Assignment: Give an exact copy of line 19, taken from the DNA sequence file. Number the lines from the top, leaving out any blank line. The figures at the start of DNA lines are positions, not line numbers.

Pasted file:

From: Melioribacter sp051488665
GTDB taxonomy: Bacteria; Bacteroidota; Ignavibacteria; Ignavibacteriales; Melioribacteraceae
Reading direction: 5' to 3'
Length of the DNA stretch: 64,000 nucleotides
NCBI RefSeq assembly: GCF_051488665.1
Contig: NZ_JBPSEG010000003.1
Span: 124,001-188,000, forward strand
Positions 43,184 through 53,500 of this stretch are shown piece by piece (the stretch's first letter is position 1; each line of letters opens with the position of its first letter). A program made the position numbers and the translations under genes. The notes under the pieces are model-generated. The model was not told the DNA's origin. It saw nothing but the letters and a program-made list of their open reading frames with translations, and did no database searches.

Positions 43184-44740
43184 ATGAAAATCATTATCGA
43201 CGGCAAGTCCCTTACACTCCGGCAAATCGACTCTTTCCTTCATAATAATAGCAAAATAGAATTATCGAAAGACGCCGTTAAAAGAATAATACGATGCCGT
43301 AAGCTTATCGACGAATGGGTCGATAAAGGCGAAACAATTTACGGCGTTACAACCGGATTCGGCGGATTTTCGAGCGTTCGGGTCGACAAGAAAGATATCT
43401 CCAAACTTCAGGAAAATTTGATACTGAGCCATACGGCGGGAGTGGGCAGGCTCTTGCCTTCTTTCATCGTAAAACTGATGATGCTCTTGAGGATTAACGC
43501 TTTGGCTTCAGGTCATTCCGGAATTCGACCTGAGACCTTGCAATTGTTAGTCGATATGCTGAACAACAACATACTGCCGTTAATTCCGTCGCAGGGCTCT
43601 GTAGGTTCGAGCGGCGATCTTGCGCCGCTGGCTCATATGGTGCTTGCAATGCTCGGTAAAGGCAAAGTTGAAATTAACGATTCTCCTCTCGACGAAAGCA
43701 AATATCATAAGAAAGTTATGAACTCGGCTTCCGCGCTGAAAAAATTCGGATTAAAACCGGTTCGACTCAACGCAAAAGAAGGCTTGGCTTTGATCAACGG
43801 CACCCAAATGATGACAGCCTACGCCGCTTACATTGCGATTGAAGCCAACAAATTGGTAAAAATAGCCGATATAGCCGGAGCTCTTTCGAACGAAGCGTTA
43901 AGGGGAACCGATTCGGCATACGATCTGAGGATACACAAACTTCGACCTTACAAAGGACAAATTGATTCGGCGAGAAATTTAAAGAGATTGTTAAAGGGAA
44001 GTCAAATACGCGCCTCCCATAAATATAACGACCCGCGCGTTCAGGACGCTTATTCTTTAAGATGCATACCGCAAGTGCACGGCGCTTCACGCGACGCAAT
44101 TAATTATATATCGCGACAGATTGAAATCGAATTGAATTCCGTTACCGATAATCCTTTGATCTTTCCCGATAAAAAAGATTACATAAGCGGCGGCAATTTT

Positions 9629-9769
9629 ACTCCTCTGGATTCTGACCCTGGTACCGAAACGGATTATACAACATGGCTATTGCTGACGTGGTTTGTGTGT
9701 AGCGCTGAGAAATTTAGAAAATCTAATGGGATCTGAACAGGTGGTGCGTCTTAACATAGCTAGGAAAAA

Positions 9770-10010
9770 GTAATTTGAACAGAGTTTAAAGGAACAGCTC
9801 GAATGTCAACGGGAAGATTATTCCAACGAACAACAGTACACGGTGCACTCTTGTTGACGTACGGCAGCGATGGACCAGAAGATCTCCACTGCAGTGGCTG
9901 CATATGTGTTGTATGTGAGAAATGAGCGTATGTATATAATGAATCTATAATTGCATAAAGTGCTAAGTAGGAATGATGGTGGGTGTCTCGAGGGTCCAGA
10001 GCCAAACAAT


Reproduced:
44001 GTCAAATACGCGCCTCCCATAAATATAACGACCCGCGCGTTCAGGACGCTTATTCTTTAAGATGCATACCGCAAGTGCACGGCGCTTCACGCGACGCAAT